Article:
We often find ourselves involved in rehabilitations where water has either undermined around a structure or created failures because of seepage at joints and material transitions. Any time unlike materials come together (e.g. concrete to HDPE) there is an increased potential for leaks that can compound to cause instability. Especially when equipment is already mobilized on-site, these are often small bulk bag applications. In other cases, the issues can be addressed using 50-lb bags. As more and more engineers learn of AQB, we find ourselves written into specs during structure installation. Construction-phase treatments are a preventative maintenance step and cost pennies on the dollar as compared to the costs of repairing (or replacing) a structure after damage occurs. NOTE: The USFWS has begun using AQB to bed their PVC Agri Drain control structures in wetland environments. The primary benefit is that they can achieve a reliable and reproducible seal without the need to compact near the structure itself (a practice that can either result in under compaction or cracked structures). Reinforcing/Bedding Control Structures

18 I&I Manhole Utility-related Applications/I & I
AQB is also being utilized as a simple backfill on the exterior of aging and ailing infrastructure like manholes and catch basins. Loose mortar on risers, leaks around stubs, and fatigue cracks are all examples of areas that can be fortified using AQB. A minimum thickness of 6” of material is recommended for these areas of vulnerability, but certain techniques and equipment – like the “air knife” or “vac truck” (lower R photo) – can minimize material need. The goal in these cases is to reduce volumes of “infiltration” – clean water entering infrastructure intended to convey water that ultimately needs to be treated. AQB spot repair not only can reduce this infiltration, it can also extend the life and function of the infrastructure itself and often at significant cost savings over traditional alternatives. Loose Mortar, Stub Outs, Fatigue Cracks

19 Utility-related Applications/I & I Pre-cast Joints, Failing Rings
I&I Case Study: 1 Utility-related Applications/I & I CASE STUDY: Pre-Treatment This is an example of infiltration reduction on a leachate pump station at a landfill. This catch basin is intended to handle leachate only, but when sheet flow runoff from the adjacent cell flows downhill and to this station, it was finding its way between the semi-circular slab and the top of the basin. Pre-cast Joints, Failing Rings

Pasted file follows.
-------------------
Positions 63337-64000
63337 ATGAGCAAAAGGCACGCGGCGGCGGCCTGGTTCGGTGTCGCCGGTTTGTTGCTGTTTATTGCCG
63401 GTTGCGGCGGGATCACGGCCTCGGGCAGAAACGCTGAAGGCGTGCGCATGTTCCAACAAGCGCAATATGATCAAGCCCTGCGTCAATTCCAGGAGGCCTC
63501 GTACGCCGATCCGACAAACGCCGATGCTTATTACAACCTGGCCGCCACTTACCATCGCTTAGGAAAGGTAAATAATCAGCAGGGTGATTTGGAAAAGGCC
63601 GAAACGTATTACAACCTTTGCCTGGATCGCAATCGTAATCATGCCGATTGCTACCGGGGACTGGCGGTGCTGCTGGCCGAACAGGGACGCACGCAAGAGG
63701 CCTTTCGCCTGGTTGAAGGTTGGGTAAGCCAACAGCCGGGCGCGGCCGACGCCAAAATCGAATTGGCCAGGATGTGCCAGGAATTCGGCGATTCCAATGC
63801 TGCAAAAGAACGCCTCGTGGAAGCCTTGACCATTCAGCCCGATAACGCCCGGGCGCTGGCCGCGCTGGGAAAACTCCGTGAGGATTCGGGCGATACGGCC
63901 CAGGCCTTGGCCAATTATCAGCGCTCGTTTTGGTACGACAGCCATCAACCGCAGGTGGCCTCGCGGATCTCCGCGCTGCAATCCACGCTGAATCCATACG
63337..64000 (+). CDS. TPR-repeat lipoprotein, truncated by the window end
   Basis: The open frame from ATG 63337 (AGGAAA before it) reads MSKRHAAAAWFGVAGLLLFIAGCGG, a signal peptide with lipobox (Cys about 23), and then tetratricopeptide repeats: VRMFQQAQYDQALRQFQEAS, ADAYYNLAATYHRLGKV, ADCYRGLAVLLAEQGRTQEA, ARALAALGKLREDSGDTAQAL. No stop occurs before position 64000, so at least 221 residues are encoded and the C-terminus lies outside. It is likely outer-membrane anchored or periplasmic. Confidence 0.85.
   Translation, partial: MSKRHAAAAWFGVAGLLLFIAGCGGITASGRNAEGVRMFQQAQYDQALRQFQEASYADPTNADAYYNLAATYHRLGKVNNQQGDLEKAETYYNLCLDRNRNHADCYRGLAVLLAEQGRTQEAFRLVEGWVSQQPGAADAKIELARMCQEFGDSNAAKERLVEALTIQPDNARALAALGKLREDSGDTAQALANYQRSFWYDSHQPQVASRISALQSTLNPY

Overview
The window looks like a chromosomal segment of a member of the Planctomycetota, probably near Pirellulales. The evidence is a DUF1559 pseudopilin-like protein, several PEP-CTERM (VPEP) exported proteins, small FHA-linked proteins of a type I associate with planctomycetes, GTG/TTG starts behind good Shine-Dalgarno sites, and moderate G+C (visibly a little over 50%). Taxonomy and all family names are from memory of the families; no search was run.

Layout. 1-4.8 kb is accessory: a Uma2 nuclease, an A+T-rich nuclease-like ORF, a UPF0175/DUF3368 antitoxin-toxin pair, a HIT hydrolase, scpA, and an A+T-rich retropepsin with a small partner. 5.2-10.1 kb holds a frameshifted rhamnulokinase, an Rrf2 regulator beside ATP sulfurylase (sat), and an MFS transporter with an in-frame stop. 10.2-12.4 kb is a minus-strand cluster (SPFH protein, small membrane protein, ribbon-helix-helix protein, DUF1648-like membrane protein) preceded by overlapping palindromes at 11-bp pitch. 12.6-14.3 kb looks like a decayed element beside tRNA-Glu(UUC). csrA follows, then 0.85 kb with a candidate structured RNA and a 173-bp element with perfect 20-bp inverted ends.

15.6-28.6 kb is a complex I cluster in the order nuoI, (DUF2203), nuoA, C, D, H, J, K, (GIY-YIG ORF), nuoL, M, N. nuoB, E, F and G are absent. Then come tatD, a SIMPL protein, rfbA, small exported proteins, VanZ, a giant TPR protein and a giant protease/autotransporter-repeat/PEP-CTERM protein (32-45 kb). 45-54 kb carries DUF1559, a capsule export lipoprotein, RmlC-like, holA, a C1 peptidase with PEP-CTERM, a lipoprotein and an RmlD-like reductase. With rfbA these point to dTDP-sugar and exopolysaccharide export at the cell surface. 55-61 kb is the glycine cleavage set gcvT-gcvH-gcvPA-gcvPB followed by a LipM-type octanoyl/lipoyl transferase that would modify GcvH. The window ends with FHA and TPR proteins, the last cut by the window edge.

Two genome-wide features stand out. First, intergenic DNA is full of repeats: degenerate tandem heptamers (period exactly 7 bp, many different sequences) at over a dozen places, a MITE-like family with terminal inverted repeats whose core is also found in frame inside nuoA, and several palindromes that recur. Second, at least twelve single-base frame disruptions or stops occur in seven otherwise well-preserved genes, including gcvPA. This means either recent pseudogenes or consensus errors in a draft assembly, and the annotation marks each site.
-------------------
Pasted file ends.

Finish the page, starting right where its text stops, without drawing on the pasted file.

20 Utility-related Applications/I & I
I&I Case Study: 2 Utility-related Applications/I & I The AQB remedy was pretty simple. The engineer called for an apron of AquaBlok to encircle the slab. CASE STUDY: Treatment

21 Utility-related Applications/I & I
I&I Case Study: 3 Utility-related Applications/I & I By the time the contractor finished surface grading, the flow into the basin had stopped (center photo). The beauty with these types of applications is that the results are quantifiable and economically justifiable. The landfill could compare pre-application volumes after a 1” rain to post-application volumes, and the cost of the product installation was an easy economic decision based on the reduction in water to be treated. CASE STUDY: Post-Treatment

22 Other Geotechnical Applications
Sink Holes Other Geotechnical Applications Now we will briefly touch on some other situations and circumstances where AQB has been utilized. Sink holes are an example of an application where others have utilized the positive attributes of AQB without our even knowing it. We are looking to build our own experience with these types of applications but it is a perfect example of how our material can be utilized in conjunction with other materials and manufactured products to improve the total performance of the repair. Because sink holes are more prevalent in certain geographies, this use may or may not be of significance to you. But if it resonates or if you have specific projects you’d like to discuss, we’d be happy to participate. Sink Holes

23 Cellular Confinement Other Geotechnical Applications